12. Apparatus for coating panels having a plurality of embossed panel portions extending lengthwise thereof and at least one transition zone connecting the adjacent embossed panel portions, compising means for moving said panels lengthwise along a predetermined path, a roll, means supporting said roll in a position extending across the path of panel movement, said roll having a plurality of roll portions respectively juxtaposed to said embossed panel portions and of appropriate radius to contact said embossed panel portions but not to contact said transition zones, means for applying a liquid coating to such embossed panel portions and transition zones of said panels upstream of said roll, means for reverse rotating said roll to wipe some of such liquid coating from said embossed panel portions without wiping said transition zones, and means for producing a flow of gas over and closely adjacent to said transition zones to withdraw excess liquid coating therefrom.
13. Apparatus as defined in claim 12, including doctor blades for removing coating from said roll portions but not from the portions thereof which do not contact said transition zones.
14. Apparatus as defined in claim 13, wherein said flow of gas is effective to remove coating from said doctor blades.
15. Apparatus as defined in claim 3, wherein said flow of gas is effective to remove coating from the portions of said rolls which do not contact said transition zones.
16. Apparatus for coating panels having a plurality of embossed panel portions extending lengthwise thereof in generally parallel planes offset from one another to provide a step between the adjacent embossed panel portions, comprising means for moving said panels lengthwise along a predetermined path, a roll, means supporting said roll in a position extending across the path of panel movement, said roll having a plurality of cylindrical roll portions respectively juxtaposed to said embossed panel portions and of differing radius to contact said embossed panel portions, means for applying a liquid coating to such embossed panel portions and steps of said panels upstream of said roll, means for reverse rotating said roll to wipe some of such liquid coating from said embossed paneel portions without wiping said steps, and means for producing a flow of gas over and closely adjacent to said steps to withdraw excess liquid coating from such steps.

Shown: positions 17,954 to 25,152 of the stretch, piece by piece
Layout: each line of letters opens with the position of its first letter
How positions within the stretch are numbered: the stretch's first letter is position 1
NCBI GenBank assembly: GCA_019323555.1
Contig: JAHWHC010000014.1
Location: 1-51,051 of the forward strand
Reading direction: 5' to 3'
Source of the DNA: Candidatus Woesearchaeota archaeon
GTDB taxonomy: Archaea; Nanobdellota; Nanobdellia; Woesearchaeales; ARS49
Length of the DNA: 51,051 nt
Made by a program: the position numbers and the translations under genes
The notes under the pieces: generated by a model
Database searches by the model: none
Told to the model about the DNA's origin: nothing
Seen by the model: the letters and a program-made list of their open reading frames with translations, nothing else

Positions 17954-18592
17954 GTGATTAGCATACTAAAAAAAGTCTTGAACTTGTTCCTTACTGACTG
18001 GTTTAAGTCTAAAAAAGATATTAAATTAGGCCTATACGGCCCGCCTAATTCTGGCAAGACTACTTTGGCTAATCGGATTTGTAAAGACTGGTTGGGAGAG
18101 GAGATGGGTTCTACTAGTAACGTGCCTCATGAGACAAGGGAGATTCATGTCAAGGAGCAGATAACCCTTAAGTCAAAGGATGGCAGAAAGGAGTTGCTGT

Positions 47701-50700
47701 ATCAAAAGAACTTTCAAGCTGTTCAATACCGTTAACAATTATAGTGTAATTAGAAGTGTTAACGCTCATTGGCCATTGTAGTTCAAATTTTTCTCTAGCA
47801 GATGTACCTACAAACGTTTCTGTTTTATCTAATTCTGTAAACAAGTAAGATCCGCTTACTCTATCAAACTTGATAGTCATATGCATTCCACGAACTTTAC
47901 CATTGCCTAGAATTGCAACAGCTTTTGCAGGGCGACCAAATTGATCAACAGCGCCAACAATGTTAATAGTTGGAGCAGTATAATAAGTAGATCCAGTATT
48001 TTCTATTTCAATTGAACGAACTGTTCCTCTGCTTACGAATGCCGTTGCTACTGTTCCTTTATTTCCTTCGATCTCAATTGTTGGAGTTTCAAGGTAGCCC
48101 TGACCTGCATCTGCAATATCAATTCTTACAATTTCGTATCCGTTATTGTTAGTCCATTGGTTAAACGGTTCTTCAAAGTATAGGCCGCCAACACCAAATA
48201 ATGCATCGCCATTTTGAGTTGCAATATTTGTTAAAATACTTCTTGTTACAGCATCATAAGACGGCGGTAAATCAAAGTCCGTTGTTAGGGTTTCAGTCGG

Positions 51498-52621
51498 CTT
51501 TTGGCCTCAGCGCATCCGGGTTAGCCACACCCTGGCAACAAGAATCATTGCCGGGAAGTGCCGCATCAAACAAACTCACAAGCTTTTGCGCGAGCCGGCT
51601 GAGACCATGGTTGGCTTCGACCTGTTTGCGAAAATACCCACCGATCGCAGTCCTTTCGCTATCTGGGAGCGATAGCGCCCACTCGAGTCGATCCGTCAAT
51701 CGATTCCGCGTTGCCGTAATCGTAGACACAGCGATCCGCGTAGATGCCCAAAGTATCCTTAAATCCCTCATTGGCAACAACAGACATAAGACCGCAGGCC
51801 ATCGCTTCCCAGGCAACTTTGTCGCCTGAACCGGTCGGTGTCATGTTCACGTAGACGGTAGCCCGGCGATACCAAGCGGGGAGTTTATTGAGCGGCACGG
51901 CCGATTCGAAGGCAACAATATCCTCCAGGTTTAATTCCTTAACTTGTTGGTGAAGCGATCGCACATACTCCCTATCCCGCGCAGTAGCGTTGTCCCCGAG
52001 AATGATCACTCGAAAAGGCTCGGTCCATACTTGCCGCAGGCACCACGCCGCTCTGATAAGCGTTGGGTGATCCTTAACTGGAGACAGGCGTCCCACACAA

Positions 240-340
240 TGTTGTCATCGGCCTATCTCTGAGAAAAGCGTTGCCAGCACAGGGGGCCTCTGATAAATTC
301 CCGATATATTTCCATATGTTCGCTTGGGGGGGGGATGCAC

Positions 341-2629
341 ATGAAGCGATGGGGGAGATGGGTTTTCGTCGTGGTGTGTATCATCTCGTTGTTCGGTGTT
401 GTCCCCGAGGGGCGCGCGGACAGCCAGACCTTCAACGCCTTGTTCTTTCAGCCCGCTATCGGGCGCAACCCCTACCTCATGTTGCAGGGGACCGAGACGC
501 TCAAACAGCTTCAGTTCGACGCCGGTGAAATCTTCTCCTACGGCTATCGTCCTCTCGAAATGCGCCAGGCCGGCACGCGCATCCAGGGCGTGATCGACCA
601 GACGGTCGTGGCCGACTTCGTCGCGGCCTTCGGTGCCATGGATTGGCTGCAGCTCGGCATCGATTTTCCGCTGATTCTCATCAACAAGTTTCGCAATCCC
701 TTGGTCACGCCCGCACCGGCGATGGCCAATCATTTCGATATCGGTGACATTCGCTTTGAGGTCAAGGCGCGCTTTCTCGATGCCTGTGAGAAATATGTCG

17. Apparatus as defined in claim 16, wherein said roll portions are arranged in an axially contiguous, stepped series of two or more.
18. Apparatus as defined in claim 16, wherein the peripheries of said roll portions match generally the contour of said panels except in the stepped areas thereof in order not to contact or wipe said steps.
19. Apparatus as defined in claim 18, wherein said roll portions are arranged in an axially contiguous series of progressively smaller radius from one end of the series to the other.
20. Apparatus as defined in claim 18, wherein said means for producing a flow of gas comprises a vacuum means for withdrawing excess coating from the steps of said panels.
21. Apparatus as defined in claim 18, including wiper means for removing coating from said roll portions but not from those portions thereof which do not contact said steps.
22. Apparatus as defined in claim 21, wherein said flow of gas is effective to withdraw excess coating from said roll portions not removed by said wiper means.
23. Apparatus as defined in claim 21, wherein said flow of gas is effective to remove coating from said wiper means.
24. Apparatus for accent coating panels having a plurality of embossed panel portions extending lengthwise thereof in generally parallel planes offset from one another to provide a step between the adjacent embossed panel portons, comprising means for moving said panels lengthwise along a predetermined path, a roll, means supporting said roll in a position extending across the path of panel movement, said roll having a plurality of cylindrical roll portions respectively juxtaposed to said embossed panel portions, means for applying an accent coating to the embossed panel portions and steps of said panels upstream of said roll, and means for reverse rotating said roll to wipe coating from said embossed panel portions, the peripheries of said roll portions matching generally the contour of said panels except in the stepped areas thereof in order not to contact or wipe said steps, and vacuum means for withdrawing excess liquid coating from the steps of said panels.
25. Apparatus as defined in claim 24, including doctor blades contacting said roll portions, but not those parts thereof which do not contact said steps, for removing coating therefrom, and vacuum means for withdrawing excess coating from said doctor blades and from said parts of said roll portions not contacted by said doctor blades.